In the present protocol, quantities \(q_{\mathrm{M}},q_{\mathrm{m}},\gamma ,\nu\) are constant (true values: \(q_{\mathrm{M}} = 0.8;q_{\mathrm{m}} = 0.2,\gamma _{{\mathrm{neutral}}} = 0{\mathrm{,}}\gamma _{{\mathrm{congruent}}}{\mathrm{ = }}0.13,\gamma _{{\mathrm{incongruent}}} =  0.13,\nu = 0.05\)). Consistent with the training phase preceding each experimental session, a more sophisticated model that further learns/infers these constants did not improve the fit of participants’ data significantly. In the main text, model OPT conceptually refers to this optimal model with \(q_M,q_m,\gamma _n,\gamma _c,\gamma _i,\nu\) set at their true values and the softmax set as hardmax \(\left( {\beta \to + \infty \;{\mathrm{and}}\;\varepsilon = 0} \right)\). When fitted to data, however, we treated \(q_M,q_m = 1  q_M,\gamma _n,\gamma _c,\gamma _i,\nu\) as free parameters along with softmax free parameters β and ε. We refer to this parameterised version of model OPT as parameterised model OPT.
Distortion model DIST
Model DIST assumes inferred reward probabilities of bandits P_{1}(t) and P_{2}(t) are distorted as reflecting a misrepresentation of objective probabilities (subjective probabilities). As these reward probabilities are linear combinations of state beliefs \(B_1\left( {t{\mathrm{}}r} \right)\)and \(B_2\left( {t{\mathrm{}}r} \right)\), one may equivalently assume that distortions apply to beliefs.
We used the standard distortion function encompassing previously documented distortions (convex, concave, Sshaped and inverted Sshaped)^{21}, which writes as follows:
where \(\tilde P\) denotes subjective probabilities and P objective probabilities from model OPT. η > 0 and \(P_0\left( {0 < P_0 < 1} \right)\) are two parameters specifying distortions: η = 1 means no distortions. When η > 1, the subjective probability is a Sshaped function of objective probability. When η < 1, the subjective probability is an inverted Sshaped function of objective probability. In both cases, the equivalence point where subjective and objective probability are identical is P_{0}: when \(P_0 \to 0\;{\mathrm{or}}\;1,\) the distortion function becomes simply convex or concave.
For completeness, we also used this distortion function (with distinct parameters) for monetary values of proposed rewards V to account for the possibility that subjective utility (or appetitive values) of proposed rewards is not a linear function of monetary values (monetary values were rescaled for varying from 0 to 1). Accordingly, model DIST is identical to model OPT except that the computation of expected utilities is now based on distorted probabilities and distorted monetary values:
Compared with parameterised model OPT, model DIST comprises four additional free parameters: η and P_{0} for probabilities and values. Note that like parameterised model OPT, all parameters in model DIST were constant across the neutral, congruent and incongruent conditions, except proposed reward biases γ, of course.
Finally, we can deduce from choice frequency logodds of model OPT (see above) that model DIST predicts logodds of choice frequencies to vary as follows (assuming lapse rate \(\varepsilon \ll 1\)):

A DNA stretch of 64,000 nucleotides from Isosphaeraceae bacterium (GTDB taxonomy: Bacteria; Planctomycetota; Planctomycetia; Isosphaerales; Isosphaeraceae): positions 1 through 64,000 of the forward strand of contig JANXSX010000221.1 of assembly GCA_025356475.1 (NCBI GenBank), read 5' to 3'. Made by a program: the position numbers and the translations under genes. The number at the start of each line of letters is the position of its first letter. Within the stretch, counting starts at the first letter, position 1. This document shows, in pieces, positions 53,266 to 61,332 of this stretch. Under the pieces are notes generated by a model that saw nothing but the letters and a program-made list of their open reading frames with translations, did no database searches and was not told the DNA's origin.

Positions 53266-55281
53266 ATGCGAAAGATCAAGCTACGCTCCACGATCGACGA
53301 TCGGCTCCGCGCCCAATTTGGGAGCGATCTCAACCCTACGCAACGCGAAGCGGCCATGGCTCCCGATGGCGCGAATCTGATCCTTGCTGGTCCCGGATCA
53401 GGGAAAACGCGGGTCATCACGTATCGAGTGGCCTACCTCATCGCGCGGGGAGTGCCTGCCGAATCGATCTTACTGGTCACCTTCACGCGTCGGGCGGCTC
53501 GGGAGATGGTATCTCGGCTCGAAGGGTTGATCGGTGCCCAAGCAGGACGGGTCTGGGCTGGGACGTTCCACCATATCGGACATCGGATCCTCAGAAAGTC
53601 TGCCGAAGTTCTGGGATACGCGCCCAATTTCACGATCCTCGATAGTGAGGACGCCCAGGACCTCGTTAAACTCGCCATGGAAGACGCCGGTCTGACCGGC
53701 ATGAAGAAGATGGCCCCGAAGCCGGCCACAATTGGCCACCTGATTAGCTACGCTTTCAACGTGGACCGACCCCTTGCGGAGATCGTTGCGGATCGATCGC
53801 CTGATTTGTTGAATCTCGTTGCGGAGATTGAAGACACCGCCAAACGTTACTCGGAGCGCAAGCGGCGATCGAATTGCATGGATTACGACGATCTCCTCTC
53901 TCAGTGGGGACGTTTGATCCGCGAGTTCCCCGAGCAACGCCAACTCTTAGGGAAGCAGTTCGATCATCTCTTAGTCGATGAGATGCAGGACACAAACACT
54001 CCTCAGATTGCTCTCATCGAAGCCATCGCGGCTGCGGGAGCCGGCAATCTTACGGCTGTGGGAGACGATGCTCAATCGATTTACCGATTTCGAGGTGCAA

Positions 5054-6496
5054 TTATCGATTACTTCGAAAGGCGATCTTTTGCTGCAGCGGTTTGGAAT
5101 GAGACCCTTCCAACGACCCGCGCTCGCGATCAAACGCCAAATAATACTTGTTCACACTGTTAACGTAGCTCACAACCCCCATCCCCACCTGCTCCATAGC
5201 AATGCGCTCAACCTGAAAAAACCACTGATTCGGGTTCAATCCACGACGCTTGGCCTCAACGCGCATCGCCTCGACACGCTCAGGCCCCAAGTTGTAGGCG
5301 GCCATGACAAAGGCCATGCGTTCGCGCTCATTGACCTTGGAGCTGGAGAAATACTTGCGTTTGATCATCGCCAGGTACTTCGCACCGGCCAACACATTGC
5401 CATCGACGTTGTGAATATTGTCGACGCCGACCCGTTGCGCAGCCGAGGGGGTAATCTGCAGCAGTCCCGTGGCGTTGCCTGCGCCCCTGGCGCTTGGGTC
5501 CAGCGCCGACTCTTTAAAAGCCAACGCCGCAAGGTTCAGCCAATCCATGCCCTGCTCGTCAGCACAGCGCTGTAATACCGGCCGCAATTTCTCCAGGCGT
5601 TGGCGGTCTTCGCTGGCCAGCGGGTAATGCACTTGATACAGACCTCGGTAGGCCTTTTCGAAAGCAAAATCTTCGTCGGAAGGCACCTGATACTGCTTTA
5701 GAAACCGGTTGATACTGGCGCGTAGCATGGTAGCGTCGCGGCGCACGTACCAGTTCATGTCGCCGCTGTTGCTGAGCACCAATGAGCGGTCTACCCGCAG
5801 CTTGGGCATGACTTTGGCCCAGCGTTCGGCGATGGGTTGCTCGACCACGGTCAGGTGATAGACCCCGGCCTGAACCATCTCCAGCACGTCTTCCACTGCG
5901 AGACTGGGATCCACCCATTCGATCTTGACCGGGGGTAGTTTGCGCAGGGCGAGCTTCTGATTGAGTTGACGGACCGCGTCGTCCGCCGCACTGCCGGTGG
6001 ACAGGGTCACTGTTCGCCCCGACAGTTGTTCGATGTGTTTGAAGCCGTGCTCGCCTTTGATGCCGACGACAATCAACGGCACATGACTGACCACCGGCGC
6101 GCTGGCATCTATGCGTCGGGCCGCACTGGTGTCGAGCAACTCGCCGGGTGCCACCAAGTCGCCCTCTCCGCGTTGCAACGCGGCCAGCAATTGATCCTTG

Reduced models from model DIST
To validate the addition of distortion parameters to model OPT, we considered the three reduced models nested in model DIST: (1) one removing distortions on reward values; (2) one removing distortions on reward probabilities; (3) and one corresponding to parameterised model OPT, i.e., with no distortions on both values and probabilities.
Hybrid model DIST+RL
We also considered the extension of model OPT comprising an additional reinforcementlearning (RL) component altering subjective expected utilities. In this model, choice probabilities p_{i} write as the following softmax function:
with φ a weight parameter (i = 1,2; j = 3i) . \(V_i^{{\mathrm{RL}}}\left( t \right)\) denotes the RL value for bandit i in trial t, deriving from the standard Rescorla & Wagner learning rule^{28}:
where a is the learning rate, R_{t1} the actual reward received in trial t1. Index ch indicates that the rule applies to the chosen bandit only. In trials with no responses, RLvalues remained unchanged.
Alternative model MIX
Model MIX assumes no distortions. Hidden states\(z_1,z_2, \ldots ,z_t \in \left\{ {1,2} \right\}\) now represent affective states: \(z_t = 1\) ( = 2, resp.) means that in trial t, bandit 1 (2, resp.) is the most frequently rewarded bandit (corresponding to probability q_{M} and bandit 2 (1, resp.) is the least rewarded bandit (corresponding to probability q_{m}). Model MIX assumes that choices derive from the additive contribution of normalised utilities and affective state beliefs. Consequently, choice probabilities p_{1} and p_{2} of choosing bandit 1 and 2, respectively, varies as a softmax function of the sum of normalised utilities \(v_i\left( t \right)\) and state beliefs \(B_i\left( {t{\mathrm{}}r} \right)\) as indicated below:
where ω is a weighting parameter. As previously proposed^{25,26}, utilities v_{1}, v_{2} of choice options corresponds to proposed rewards altered by the reward history and normalised across the two choice options:
In this expression, the first term \(V_i^{{\mathrm{pr}}}\left( t \right)\)represents the proposed monetary reward, while the second term \(V_i^{{\mathrm{RL}}}\left( t \right)\) represents the RL value for bandit i in trial t. Constant φ is simply a weighting parameter. Note that with no loss of generality, utilities are normalised to 1 \(\left( {{\mathrm{i}}{\mathrm{.e}}{\mathrm{.}}\;v_1\left( t \right) + v_2\left( t \right) = 1} \right)\). Reinforcement values \(V_i^{{\mathrm{RL}}}\left( t \right)\) derive from the standard Rescorla & Wagner learning rule as in hybrid model DIST+RL (see above)^{28}.